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No beach? No problem. Since rivers and creeks run to the ocean, too, every waterway could use a little cleanup! Whether you’re a local or visiting an oceanfront area, you can be a part of Coastal Cleanup Month. Here’s how:

Do your own coastal cleanup

In order to comply with physical distancing regulations, there will be no large group cleanup events as in years past, so volunteers are heading out in their own small groups and cleaning up neighborhoods, local parks, beaches, and other waterfront areas—all of which will help prevent waste from becoming marine debris.

You can virtually pair your own coastal cleanup efforts with organizations taking part in the Coastal Cleanup Month, such as the Santa Barbara Museum of Natural History Sea Center and Heal the Bay.

Before you head out, gather protective gear, including sturdy shoes, a face mask, work gloves, and sunscreen, as well as strong trash bags or buckets, and a trash grabber, if available, to collect litter. For more on how to stay safe and tackle your own beach cleanup, read this guide.

Download The Clean Swell app from the Ocean Conservancy to amplify your message and let your friends and family know you’ve joined the fight for trash-free seas. The app allows you to track how much shoreline you’ve cleaned, record every item of trash you collect, earn badges for the type or quantity of trash you pick up, and inspire others to participate when you share your results on Facebook, Twitter, and email. By using the app, you’re also contributing to a global database that helps scientists learn more about where and why trash enters our waterways.

You can also use the hashtags #coastalcleanupday and #protectyourhappyplace when sharing images of your cleanup work on social media.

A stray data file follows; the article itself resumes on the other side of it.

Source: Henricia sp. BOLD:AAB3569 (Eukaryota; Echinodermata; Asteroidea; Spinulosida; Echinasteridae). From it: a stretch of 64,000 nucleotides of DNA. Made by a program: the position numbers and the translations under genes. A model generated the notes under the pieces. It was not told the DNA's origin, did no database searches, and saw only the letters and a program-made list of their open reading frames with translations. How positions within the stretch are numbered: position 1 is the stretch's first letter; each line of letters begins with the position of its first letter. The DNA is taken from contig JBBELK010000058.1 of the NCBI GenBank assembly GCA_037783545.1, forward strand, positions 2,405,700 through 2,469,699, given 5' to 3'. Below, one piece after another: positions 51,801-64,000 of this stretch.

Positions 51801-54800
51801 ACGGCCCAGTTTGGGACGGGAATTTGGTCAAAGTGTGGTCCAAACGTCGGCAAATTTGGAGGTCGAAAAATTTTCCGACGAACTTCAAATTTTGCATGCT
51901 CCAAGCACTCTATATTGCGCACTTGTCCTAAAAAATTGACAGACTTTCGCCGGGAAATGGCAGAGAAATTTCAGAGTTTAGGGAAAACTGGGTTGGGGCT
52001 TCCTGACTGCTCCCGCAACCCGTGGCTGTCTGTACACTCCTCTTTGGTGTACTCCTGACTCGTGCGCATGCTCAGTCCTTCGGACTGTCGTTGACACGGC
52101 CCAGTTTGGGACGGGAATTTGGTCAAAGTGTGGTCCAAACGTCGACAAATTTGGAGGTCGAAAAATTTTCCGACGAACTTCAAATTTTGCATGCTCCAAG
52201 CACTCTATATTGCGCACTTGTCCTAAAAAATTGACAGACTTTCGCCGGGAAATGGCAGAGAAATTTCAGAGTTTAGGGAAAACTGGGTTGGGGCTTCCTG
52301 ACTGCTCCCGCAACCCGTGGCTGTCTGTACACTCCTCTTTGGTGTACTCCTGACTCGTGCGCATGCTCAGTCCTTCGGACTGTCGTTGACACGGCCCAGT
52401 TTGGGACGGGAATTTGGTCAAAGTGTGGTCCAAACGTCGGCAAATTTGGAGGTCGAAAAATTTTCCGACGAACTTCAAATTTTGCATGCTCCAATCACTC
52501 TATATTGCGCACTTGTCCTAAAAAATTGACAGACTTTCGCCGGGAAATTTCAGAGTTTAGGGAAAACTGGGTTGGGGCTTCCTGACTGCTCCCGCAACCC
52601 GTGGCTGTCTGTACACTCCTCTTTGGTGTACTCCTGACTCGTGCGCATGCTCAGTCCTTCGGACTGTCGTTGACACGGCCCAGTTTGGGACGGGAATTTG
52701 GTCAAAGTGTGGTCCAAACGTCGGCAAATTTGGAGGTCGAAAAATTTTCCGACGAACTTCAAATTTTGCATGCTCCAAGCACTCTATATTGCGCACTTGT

Other ways to help

The best way to end the problem of marine debris is to not create it in the first place. It should go without saying, but don’t litter anything—that includes cigarette butts. Make sure to properly dispose of fishing lines, nets, and hooks, all of which are injurious to marine life and take hundreds of years to decompose in the ocean. Think before you buy, too: By reducing the amount of disposables you generate, choosing natural over synthetic materials, and switching to reusables with little or no packaging, you can help stop the demand for waste that ultimately ends up in the ocean.

Even if you’re not currently in California or you’re not physically able to take part, you can still help the Golden State’s waterways stay healthy and be part of Coastal Cleanup Month by donating to the California Coastal Commission’s efforts.

For more ways to be a respectful traveler in California, visit our Responsible Travel Hub, which includes helpful Travel Updates and information to help you plan ahead.